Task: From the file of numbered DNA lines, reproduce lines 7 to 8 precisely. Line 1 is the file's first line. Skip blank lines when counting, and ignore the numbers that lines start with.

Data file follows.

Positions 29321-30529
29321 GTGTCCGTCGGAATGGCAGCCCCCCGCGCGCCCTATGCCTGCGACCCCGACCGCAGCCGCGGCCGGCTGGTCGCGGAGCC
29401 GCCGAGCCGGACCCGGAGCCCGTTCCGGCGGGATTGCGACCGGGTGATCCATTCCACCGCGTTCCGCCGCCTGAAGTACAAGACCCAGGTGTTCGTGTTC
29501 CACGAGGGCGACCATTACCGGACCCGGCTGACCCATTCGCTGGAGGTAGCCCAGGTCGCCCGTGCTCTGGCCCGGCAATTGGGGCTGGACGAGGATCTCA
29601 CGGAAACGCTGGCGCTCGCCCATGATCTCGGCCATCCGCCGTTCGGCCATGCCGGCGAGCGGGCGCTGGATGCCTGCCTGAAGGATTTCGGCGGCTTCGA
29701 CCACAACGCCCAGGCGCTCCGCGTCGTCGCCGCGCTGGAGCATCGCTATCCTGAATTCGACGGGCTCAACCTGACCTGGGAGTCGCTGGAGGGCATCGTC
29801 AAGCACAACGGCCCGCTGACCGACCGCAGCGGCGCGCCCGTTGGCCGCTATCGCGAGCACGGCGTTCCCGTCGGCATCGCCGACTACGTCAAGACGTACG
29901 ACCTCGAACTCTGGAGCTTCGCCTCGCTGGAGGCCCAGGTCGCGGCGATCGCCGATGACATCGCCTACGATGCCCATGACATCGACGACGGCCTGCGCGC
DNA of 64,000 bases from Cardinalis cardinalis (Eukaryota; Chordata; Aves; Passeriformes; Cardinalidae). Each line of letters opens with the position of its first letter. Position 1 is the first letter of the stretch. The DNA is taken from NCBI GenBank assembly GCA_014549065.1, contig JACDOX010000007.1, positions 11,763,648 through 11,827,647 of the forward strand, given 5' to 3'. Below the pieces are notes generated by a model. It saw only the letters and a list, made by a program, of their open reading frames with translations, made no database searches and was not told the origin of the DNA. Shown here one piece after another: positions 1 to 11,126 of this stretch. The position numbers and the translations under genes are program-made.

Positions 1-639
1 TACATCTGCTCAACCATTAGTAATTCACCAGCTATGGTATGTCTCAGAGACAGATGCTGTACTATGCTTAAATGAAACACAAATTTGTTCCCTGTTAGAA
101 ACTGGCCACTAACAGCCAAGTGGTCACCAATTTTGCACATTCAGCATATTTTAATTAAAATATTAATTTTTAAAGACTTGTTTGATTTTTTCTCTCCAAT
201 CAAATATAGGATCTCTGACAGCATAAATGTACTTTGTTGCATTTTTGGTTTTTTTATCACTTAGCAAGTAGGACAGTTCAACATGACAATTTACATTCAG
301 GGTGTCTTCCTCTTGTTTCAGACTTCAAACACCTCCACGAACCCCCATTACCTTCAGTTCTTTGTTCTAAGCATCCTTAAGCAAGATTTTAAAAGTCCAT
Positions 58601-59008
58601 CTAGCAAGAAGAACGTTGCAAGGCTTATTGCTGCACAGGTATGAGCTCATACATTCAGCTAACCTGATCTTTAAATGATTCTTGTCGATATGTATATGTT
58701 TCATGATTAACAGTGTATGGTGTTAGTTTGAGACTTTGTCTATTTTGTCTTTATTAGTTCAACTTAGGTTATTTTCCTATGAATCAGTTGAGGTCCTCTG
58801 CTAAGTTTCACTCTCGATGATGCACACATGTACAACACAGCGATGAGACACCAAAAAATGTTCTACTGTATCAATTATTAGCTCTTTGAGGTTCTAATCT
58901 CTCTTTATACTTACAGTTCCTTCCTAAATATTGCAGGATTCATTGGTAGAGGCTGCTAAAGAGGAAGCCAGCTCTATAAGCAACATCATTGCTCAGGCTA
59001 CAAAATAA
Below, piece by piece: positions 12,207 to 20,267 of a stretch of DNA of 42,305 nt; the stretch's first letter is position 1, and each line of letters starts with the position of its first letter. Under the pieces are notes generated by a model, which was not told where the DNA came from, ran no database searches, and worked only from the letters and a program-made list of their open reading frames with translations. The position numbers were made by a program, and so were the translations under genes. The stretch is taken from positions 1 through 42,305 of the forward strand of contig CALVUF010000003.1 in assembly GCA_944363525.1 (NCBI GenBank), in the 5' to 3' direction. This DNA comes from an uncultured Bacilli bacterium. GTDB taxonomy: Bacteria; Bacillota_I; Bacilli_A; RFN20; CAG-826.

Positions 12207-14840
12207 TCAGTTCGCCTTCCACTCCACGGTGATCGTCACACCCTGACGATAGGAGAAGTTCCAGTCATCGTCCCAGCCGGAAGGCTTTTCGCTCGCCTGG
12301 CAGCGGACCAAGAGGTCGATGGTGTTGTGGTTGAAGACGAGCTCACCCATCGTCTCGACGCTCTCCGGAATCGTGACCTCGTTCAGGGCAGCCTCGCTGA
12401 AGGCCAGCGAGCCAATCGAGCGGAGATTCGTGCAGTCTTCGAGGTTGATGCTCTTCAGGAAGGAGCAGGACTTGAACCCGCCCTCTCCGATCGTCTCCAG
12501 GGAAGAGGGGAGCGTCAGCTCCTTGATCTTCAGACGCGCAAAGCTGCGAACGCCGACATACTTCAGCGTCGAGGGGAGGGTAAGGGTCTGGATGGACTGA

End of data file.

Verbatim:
29801 AAGCACAACGGCCCGCTGACCGACCGCAGCGGCGCGCCCGTTGGCCGCTATCGCGAGCACGGCGTTCCCGTCGGCATCGCCGACTACGTCAAGACGTACG
29901 ACCTCGAACTCTGGAGCTTCGCCTCGCTGGAGGCCCAGGTCGCGGCGATCGCCGATGACATCGCCTACGATGCCCATGACATCGACGACGGCCTGCGCGC